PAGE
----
The past few months have challenged all of us as we struggle to come to terms with a major pandemic. Adaptations to keep ourselves and our community safe have disrupted our employment and education, the way we shop, our leisure activity and the ways we interact with family, friends and strangers.
But for those who are blind or visually impaired, the challenges escalate disproportionately. How can you socially distance when you rely on someone else to guide you by touch? If you are unable to drive, how can you access drive-through only services, including COVID-19 testing sites? How can students continue their education if their district has not addressed accessibility in their online learning? The stress of adapting to these conditions is heightened by the fact that blindness is often the result of other immunity compromising conditions, such as diabetes and aging, which put these individuals in a high risk category if they contact the disease.
Even accessing news updates on COVID-19 has proven difficult, since the information is often displayed as graphics and charts which are rarely available in accessible formats. But the fundamentals of daily living – finding transportation, receiving medical treatment, shopping for groceries and supplies, maintaining employment and education and voting safely – have often become daunting tasks.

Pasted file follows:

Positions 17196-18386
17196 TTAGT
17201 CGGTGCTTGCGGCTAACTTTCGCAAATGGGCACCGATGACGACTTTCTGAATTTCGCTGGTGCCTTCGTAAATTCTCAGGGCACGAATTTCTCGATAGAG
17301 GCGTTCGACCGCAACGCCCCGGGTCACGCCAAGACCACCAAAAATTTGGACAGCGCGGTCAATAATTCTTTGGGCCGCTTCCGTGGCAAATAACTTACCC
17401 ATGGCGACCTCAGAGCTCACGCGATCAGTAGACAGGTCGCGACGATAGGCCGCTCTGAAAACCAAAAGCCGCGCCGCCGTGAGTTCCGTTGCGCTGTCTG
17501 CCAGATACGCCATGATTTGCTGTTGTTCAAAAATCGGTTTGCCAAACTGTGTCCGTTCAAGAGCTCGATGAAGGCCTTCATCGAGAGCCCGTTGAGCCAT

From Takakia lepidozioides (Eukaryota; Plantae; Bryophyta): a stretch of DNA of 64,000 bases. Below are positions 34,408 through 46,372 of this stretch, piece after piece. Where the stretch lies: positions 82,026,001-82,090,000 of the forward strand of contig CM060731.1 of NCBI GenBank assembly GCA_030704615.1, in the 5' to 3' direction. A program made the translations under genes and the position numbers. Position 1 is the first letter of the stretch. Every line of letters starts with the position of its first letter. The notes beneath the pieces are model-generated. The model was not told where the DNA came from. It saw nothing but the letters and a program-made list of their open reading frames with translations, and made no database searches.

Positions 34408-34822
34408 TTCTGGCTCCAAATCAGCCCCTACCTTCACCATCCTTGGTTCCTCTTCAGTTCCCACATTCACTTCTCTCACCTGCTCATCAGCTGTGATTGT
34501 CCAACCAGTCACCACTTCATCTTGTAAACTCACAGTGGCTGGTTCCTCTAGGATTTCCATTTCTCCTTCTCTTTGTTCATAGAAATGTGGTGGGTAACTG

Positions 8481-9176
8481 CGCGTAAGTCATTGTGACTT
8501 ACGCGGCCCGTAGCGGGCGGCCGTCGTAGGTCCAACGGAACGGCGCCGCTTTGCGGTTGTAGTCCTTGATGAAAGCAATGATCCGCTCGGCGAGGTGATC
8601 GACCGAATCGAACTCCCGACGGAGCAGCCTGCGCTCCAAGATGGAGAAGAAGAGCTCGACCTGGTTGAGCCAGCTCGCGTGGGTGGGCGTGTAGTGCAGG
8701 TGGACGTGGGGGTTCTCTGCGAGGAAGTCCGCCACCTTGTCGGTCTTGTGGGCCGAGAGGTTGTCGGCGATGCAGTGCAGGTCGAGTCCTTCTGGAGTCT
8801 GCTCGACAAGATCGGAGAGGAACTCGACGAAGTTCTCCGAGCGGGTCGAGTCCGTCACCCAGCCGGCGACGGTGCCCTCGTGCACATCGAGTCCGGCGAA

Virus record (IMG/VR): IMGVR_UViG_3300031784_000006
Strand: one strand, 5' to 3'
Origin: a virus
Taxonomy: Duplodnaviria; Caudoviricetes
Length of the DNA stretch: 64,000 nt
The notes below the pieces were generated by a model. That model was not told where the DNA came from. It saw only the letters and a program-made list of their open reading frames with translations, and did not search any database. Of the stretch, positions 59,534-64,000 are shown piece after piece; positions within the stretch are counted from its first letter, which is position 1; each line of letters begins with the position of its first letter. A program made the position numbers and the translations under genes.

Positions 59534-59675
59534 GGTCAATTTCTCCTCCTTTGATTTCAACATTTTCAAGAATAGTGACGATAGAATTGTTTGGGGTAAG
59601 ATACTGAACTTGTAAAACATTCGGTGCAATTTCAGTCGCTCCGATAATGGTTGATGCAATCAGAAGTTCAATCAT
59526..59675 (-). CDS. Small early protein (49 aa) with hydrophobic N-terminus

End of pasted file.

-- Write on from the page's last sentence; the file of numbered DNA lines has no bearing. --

Disruptions to public and private transportation services have had an outsized impact on individuals who are visually impaired who rely on them. Many public transportation systems have reduced services and are limiting the number of passengers to maintain social distancing. Companies such as Uber and Lyft have reduced capacity due to drivers concerned about possible contact with COVID-19.
Not having access to transportation has indirect impacts as well. People on foot who are visually impaired have been denied service at restaurants, banks and other businesses, in violation of the Americans with Disabilities Act (ADA). The National Federation of the Blind has received numerous reports of discrimination against blind people who have tried to access drive-through windows on foot. (See Restaurants, Banks, and Others Denying Service to Blind Pedestrians.) One of the most concerning aspects of this is not having access to drive-through COVID-19 testing facilities. Ride-share drivers are unlikely to risk contact with a contagious individual to drive them to the testing center, and some testing centers are not allowing foot-access to the visually impaired.